Angela has taught middle and high school English, Business English and Speech for nine years. She has a bachelor's degree in psychology and has earned her teaching license.
Text reconstruction. Sounds serious, right? Like building a major structure. In many ways, it's similar to building a house.
Before we get into all of that, let's back up a bit. First, you have to acknowledge the role of reading comprehension. Many students will read something and never truly understand what it is they have read.
Reading comprehension is the ability to read a text, process it, and understand the meaning of it. Many students can do the first step, but struggle with the other two. What's the point of reading anything if you can't understand what it means?
The rest of this lesson will focus on an important comprehension skill: text reconstruction.
Text Reconstruction & Retelling
Text reconstruction is the ability to retell, summarize, or build a text in the proper sequence. Comprehension and reconstruction go hand in hand, since reconstructing a text will show your comprehension of it.
Think about some of the stories you've read. What makes the beginning different from the end? For an article, what makes the introduction different from the conclusion? A main idea different from a supporting detail? In order to answer these questions, you need the skills to reconstruct a text.
Text reconstruction can also be known as retelling, which is putting the text into your own words. To do this, read one paragraph at a time. Then pause and think of one sentence to summarize that paragraph. Then move on to the next paragraph and do the same process. Continue until you have read the whole text. When you finish, you will have a concise retelling.
How to Reconstruct a Text
However, text reconstruction is often more than a retelling. Imagine you are given a set of sentences or paragraphs that are out of order. How do you reconstruct them to the proper order? Think back to the metaphor of building a house. Does it make sense to build the roof first? Should we construct the walls before the floor? Of course the answer to these questions is no. Logically, we have to first build the foundation and floors of a house before we can build walls and a roof.
The same goes for a piece of writing. Authors must establish certain ideas before going into other details. To reconstruct a text, you have to make inferences, which are deductions based on evidence and reasoning. You use these inferences to determine the sequence of events.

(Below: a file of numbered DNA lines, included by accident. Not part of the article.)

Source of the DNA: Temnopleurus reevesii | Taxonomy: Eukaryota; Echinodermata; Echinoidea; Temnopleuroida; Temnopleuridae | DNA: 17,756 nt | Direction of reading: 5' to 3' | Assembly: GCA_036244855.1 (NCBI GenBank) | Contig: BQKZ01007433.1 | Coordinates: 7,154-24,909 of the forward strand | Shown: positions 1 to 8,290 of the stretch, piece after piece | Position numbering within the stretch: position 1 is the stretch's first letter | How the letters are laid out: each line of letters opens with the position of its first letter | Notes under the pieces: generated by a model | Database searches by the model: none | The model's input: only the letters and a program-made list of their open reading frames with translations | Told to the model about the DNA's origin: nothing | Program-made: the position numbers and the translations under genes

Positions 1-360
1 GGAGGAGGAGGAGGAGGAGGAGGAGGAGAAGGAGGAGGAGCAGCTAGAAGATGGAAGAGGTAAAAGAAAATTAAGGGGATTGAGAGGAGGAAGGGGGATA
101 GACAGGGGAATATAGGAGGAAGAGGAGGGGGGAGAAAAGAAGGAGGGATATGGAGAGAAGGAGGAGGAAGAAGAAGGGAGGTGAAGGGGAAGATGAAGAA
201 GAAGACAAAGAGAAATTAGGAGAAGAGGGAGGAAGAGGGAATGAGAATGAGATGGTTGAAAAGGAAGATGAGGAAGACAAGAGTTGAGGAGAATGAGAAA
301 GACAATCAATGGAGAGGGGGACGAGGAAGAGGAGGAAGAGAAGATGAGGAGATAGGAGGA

Sequence of Events
So how do you make inferences? Look over the text that is given to you. First, determine what sentence or paragraph is the beginning, since it's usually easy to spot. In a story, the characters, setting, and conflict will be introduced. In an essay, the author's main argument will be stated. In an article, the topic and information covered in the rest of the article will be stated.
Next, find the end, which is also easily recognizable. In any form of writing, the end closes the piece. In a story, you find out if the characters will live happily ever after or not. In an essay, the author will summarize the argument. In an article, the topic will be brought to some sort of close.
The last piece is to determine the order of whatever is left, which will be the middle. To help with this, look for transition words, which connect ideas and indicate sequence. Here are some examples.
- First, second, third
- Then, next, finally
- Also, furthermore, overall
- However, nevertheless, on the other hand
All of these examples indicate some sort of organization. Use them to help you rebuild the proper order for the middle of the text. This procedure will work if you need to organize both sentences and paragraphs. However, with paragraphs, there will be transitional sentences that will connect other sentences. Keep an eye out for these, as well.
Main Ideas vs. Details
A final strategy for reconstruction is to look at main ideas and details. Main ideas express an overall thought, and supporting details give evidence or support for an idea. For example, a main idea could be 'recycling is good for our planet.' A supporting detail would be a statistic that shows how many trees can be saved by recycling paper. When reconstructing a text, main ideas appear first, with logical supporting details immediately following.
Along these same lines, one main idea should logically link to the next. Let's return to the recycling idea. If there was another main idea about reducing pollution, look for how these ideas are linked. This will lead to reconstructing the text.
To review, reading comprehension is the ability to read a text, process it, and understand the meaning of it. One skill to show comprehension is text reconstruction, which is the ability to retell, summarize, or build a text in the proper sequence. Text reconstruction can also be known as retelling, which is putting the text into your own words. To do this, read a paragraph at a time and come up with your own sentence to express the main idea of that paragraph.
Text reconstruction can also involve putting sentences or paragraphs back in the proper order. In order to do so, make inferences, which are deductions based on evidence and reasoning, about the sequences of events. In addition, find main ideas, or overall thoughts, and supporting details, or evidence to support an idea. Main ideas come first, with supporting details following after. Look for transition words, which connect ideas and indicate sequence, or sentences to help you figure out the order of supporting details. Use the strategies for determining the sequence of events and linking ideas to properly reconstruct a text.
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